Sweden’s Administrative Court has annulled a decision taken by the Swedish Gambling Authority (SGA) last year to issue ATG with an official warning and a SEK6m penalty fee.
The decision was made in November following “serious shortcomings” in ATG’s AML measures, after the SGA identified eight cases in which the operator had failed to sufficiently identify its customers and their source of funds.
Alongside ATG’s SEK6m penalty fee, Kindred Group subsidiary Spooniker was hit with a SEK10.9m fee and another operator, PinBet, was issued a penalty of SEK2m for similar failings.
Now, the decision against ATG has been overturned by Sweden’s Administrative Court.
The operator lodged an appeal with the court after the penalty was issued. The court then said it had made a partially different assessment of the case from the SGA’s original ruling.
In its original decision, the SGA determined that the failings at ATG were both “serious and systematic,” thus resulting in the SEK6m penalty.
The Administrative Court ruled, however, that while some of ATG’s failings did constitute violations of the Money Laundering Act, they were not shown to be “systematic or repeated”.
Given ATG’s customer awareness work in general, it said, the shortcomings “did not entail a clearly increased risk of the business being used for, for example, money laundering”.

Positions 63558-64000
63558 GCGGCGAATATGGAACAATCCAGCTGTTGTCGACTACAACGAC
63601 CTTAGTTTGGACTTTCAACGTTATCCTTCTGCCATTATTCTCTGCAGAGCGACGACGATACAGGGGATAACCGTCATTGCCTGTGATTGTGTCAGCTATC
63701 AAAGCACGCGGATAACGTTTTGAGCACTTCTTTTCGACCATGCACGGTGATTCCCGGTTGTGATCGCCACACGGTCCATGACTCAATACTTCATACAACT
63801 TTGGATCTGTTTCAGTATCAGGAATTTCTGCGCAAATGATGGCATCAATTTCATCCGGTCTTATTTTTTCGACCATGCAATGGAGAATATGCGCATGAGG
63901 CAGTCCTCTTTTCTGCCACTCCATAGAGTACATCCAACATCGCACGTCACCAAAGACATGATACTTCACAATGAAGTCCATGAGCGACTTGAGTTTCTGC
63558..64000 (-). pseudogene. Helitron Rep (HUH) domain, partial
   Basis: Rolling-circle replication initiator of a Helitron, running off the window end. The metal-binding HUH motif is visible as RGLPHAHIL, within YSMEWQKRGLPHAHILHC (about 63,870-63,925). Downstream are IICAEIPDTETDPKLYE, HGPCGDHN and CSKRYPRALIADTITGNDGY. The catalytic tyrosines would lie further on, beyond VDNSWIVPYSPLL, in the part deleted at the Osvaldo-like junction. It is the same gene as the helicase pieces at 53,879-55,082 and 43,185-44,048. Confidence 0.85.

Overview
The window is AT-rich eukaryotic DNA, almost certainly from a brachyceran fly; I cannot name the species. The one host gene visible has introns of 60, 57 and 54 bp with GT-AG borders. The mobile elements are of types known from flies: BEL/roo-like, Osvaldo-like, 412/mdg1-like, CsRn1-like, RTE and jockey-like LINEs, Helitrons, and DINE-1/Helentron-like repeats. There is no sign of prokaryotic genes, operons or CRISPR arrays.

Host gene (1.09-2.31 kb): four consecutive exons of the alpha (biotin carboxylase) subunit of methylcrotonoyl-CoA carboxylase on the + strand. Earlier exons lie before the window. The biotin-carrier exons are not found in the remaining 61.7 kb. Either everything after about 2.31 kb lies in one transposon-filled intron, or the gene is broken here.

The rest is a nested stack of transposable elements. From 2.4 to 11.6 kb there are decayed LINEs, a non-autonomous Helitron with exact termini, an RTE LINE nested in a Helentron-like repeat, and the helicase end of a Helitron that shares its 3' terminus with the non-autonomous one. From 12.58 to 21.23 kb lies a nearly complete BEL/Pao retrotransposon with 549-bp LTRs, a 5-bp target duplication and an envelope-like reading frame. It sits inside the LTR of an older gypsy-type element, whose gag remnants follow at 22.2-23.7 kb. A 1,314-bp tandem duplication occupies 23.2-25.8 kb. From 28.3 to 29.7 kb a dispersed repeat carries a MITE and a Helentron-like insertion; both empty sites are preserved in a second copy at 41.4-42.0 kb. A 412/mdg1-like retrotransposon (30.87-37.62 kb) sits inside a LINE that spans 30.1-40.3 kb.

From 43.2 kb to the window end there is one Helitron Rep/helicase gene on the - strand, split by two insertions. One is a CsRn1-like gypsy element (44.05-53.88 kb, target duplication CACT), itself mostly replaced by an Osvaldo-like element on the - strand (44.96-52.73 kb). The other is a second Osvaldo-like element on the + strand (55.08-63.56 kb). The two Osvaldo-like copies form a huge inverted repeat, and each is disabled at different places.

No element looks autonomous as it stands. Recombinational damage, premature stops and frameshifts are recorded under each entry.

“The violations are not, either individually or collectively, so serious as to warrant a warning and a penalty fee,” the court concluded and thus annulled the SGA’s original decision.
That judgement can now be appealed by the regulator to the Court of Appeal in Jönköping.
In a statement published by the operator, ATG referred to the ruling as “a very important victory for us”.
“Today’s decision also raises a number of larger questions,” said ATG CEO Hasse Lord Skarplöth.
“The SGA has requested to raise the limit for penalty fees to over SEK10m in future cases. My opinion is that that request should be strongly questioned after today’s decision from the Administrative Court.
“The same applies to the SGA’s strategy, which differs from the rest of the world of authorities – one should spend more time supporting than punishing the actors within the licensing system, and put resources into defending the Swedish licensed market and chasing the unlicensed gambling companies.”
Skarplöth’s comments reflect sentiments expressed in other areas of the Swedish market. Trade association BOS recently released a statement echoing his view on the SGA’s focus as a regulator.
BOS general secretary Gustaf Hoffstedt suggested that in order to encourage channelisation of customers into Sweden’s regulated market, “a shift in mentality on the part of the state is required, from hunting, fining and limiting the range of games for licensed gambling companies to hunting the unlicensed ones instead”.